We found them early on. Lydia revealed an ability to sing anything she heard, and as an oboe player with conservatory training, I knew how to nurture this nature of hers. By age 4, she could identify every melodic interval—that, say, a perfect fourth opens “Here Comes the Bride.” We started her on violin, and she joined citywide choirs, performing in Carnegie Hall, at civic ceremonies, for concerts and weddings. Music was her future. Shepherding her to rehearsals, performances, and countless lessons—sometimes three a week—I was a proud Music Mom.

Until suddenly, I wasn’t. The surgery to remove the tumor left her vocal cord paralyzed. She couldn’t talk, let alone sing. When the doctor said her voice might never recover, it was arguably the worst day of my life. Overnight, Music Mom turned into Hospital Mom.

Eventually, five months later, her voice returned, though diminished. But so did another parathyroid tumor. Soon after the surgery to remove this second tumor, our geneticist announced that the test confirmed what she’d always suspected. Lydia was one of maybe 200 people in the world with a mutation on a newly discovered gene. Her condition is a mouthful: Hyperparathyroidism-Jaw Tumor Syndrome. Simply put, she lacks a protein that suppresses tumor formation in those glands, jaw, kidneys, and uterus. We must check her calcium every six months and get periodic ultrasounds of the other vulnerable parts.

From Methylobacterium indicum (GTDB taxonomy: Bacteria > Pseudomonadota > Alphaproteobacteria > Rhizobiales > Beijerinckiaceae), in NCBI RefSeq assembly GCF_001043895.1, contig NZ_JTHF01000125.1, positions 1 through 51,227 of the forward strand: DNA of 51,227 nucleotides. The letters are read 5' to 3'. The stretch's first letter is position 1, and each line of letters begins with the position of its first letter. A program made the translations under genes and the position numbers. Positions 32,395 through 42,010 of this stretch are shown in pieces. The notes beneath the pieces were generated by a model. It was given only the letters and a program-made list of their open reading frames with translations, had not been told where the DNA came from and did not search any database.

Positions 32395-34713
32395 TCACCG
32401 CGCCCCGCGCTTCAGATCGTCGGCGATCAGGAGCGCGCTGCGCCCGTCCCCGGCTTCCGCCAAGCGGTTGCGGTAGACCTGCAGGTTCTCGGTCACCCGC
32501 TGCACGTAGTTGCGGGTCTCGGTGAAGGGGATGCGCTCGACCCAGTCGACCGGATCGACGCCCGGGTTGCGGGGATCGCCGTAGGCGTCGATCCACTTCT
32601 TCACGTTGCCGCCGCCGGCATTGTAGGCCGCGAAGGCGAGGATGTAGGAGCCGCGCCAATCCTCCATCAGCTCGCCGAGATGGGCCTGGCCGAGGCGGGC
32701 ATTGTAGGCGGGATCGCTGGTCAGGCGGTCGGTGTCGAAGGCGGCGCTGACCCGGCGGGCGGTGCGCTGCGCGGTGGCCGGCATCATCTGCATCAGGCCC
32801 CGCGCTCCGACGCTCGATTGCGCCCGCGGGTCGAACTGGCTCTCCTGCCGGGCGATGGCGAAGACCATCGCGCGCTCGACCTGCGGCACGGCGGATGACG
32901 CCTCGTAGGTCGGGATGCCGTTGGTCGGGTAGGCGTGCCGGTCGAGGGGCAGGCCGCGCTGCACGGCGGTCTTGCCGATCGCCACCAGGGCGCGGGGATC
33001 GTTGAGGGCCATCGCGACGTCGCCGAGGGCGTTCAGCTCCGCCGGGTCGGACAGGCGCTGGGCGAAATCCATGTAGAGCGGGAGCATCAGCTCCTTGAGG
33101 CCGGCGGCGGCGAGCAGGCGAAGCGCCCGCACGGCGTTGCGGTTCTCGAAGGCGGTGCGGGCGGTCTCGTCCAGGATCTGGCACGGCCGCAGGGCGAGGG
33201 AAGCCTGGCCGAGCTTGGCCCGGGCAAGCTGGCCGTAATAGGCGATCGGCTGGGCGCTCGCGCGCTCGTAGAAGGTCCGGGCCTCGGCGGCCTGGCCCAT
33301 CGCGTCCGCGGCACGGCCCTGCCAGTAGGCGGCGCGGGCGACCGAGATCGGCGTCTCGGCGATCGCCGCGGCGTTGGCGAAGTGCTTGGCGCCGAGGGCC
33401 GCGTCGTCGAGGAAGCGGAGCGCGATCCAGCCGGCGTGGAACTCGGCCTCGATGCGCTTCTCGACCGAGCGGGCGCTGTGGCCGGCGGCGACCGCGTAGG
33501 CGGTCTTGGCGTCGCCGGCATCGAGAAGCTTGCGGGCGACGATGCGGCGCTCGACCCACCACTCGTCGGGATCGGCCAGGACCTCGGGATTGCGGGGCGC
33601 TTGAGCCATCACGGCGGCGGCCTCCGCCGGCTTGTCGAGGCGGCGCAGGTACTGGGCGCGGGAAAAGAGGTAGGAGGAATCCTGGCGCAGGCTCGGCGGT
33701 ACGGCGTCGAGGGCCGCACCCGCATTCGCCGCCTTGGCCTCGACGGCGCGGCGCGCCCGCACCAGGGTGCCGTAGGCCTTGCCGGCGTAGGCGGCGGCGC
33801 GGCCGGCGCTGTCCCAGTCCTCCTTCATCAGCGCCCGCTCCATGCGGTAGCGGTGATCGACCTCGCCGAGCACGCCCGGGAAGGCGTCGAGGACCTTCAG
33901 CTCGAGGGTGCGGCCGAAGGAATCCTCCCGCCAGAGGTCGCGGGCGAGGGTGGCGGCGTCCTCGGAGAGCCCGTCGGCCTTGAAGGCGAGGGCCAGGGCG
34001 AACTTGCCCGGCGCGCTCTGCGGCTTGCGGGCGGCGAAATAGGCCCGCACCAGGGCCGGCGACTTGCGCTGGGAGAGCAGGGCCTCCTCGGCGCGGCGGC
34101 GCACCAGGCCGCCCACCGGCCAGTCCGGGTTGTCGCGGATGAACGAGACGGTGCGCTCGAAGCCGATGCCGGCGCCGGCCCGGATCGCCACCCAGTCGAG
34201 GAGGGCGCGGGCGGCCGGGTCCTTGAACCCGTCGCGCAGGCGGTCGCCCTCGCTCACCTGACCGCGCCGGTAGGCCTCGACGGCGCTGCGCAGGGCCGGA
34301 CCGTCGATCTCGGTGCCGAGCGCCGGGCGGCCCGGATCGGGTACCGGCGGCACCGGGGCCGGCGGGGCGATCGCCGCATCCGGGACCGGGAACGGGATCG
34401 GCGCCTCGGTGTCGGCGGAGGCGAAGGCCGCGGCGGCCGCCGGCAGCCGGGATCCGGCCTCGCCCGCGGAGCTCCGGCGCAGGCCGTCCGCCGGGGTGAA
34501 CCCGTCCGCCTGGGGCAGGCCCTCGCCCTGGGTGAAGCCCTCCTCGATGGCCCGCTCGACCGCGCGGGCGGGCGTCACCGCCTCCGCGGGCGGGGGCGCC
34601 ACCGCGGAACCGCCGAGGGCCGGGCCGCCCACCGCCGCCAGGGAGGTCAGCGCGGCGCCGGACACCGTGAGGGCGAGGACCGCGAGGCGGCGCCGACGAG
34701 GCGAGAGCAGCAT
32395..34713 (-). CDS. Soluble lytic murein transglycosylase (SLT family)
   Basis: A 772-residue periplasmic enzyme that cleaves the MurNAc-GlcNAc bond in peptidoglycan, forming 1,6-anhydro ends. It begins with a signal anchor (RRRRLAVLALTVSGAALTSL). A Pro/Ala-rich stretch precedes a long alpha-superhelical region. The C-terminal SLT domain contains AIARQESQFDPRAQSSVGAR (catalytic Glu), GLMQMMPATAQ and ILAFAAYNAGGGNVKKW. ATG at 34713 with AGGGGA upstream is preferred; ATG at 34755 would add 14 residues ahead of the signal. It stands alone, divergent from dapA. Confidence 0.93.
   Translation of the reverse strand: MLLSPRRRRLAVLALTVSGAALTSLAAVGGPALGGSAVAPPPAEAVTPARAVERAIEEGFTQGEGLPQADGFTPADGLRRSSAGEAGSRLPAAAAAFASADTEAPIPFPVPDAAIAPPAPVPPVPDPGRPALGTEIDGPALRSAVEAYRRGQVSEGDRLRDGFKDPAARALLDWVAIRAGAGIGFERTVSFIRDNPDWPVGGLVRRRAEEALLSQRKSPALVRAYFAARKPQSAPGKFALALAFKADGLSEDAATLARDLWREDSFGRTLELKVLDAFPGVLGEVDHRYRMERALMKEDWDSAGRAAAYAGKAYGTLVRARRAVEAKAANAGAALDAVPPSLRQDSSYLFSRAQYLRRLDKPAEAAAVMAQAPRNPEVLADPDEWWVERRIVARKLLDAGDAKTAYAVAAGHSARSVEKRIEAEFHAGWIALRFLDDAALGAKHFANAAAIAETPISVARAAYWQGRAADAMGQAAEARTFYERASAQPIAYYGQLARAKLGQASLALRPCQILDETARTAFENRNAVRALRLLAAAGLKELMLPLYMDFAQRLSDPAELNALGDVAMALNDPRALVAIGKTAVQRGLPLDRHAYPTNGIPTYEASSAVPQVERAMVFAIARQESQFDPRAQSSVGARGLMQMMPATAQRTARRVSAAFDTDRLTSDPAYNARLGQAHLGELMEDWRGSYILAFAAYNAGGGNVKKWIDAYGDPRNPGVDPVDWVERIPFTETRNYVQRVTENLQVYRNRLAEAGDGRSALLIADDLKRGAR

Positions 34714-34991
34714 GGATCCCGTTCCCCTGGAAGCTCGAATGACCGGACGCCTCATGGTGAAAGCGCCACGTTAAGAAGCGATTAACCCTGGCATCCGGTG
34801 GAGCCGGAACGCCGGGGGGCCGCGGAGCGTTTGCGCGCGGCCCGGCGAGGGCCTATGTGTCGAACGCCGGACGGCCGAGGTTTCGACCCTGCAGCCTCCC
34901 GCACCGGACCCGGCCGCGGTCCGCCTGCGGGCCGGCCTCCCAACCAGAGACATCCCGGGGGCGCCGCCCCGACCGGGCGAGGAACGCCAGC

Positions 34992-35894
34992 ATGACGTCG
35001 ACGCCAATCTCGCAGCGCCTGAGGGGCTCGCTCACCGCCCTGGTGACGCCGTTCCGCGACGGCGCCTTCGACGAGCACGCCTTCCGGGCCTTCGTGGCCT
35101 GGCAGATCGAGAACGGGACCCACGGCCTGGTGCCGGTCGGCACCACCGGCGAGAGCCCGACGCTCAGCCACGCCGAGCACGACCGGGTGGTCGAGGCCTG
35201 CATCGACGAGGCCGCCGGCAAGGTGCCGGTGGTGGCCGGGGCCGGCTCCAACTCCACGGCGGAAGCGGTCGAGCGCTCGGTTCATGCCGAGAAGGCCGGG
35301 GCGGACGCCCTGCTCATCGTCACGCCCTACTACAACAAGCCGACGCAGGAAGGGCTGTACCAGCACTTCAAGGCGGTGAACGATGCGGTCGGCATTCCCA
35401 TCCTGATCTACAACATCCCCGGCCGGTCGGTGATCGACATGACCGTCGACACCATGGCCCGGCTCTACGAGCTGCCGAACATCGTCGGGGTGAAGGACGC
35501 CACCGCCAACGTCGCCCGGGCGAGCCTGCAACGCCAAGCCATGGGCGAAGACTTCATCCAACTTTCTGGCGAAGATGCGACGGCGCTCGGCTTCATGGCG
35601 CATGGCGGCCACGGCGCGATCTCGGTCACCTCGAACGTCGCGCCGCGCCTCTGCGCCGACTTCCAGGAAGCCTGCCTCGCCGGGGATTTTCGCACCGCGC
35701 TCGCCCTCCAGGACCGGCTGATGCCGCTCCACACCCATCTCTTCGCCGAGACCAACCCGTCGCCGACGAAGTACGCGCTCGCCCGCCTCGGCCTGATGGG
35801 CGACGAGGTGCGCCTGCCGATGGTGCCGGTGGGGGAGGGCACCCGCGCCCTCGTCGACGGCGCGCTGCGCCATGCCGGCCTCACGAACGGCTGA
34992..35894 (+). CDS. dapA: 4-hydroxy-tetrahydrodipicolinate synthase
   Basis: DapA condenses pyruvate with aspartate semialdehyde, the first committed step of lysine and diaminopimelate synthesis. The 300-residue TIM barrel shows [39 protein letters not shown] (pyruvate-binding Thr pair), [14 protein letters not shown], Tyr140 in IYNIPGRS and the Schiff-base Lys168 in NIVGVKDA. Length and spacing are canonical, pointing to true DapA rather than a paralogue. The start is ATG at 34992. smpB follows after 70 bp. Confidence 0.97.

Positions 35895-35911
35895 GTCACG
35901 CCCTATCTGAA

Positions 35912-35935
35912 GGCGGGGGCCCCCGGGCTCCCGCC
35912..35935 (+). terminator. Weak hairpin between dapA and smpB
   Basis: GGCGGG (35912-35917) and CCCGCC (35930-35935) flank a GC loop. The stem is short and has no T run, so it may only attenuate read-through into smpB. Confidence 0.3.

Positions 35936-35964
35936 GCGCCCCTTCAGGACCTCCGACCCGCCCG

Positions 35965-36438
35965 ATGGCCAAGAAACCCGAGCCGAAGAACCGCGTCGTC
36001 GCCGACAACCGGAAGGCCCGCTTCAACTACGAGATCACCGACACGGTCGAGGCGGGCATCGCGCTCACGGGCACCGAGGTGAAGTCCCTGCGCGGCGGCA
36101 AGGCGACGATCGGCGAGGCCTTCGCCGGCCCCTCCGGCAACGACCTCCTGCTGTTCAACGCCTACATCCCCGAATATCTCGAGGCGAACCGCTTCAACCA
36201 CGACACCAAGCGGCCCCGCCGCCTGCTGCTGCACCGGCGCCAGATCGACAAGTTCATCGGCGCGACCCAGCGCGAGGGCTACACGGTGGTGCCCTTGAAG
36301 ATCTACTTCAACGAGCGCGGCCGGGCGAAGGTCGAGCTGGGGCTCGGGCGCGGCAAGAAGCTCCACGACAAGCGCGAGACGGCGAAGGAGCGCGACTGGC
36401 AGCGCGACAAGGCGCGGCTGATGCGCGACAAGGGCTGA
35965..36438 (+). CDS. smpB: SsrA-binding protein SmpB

After 18 surgical procedures in 30 months, we learned the Unknown had delivered to us the rarest of rare birds to raise and love, one who still sings but softer than before. Moving forward, I am figuring out how to grieve our lost dreams while simultaneously encourage her new interests. And she’s all over the map these days: maybe nursing or leadership studies, maybe world religions.

Yet, how will our children explore the unchartered terrain if we don’t give them the means to do so, starting with the car? In our family’s Era of White Knuckle Vigils, my current maternal project is to see these open vistas—including the road—as opportunities, and tell myself, even as the various perils threaten our daughter’s progress: Let go and, knock on wood, let live.

Eden Elieff is a teacher and writer and has had both fiction and nonfiction published in various literary journals throughout the country. She lives in Dallas with her husband and daughter.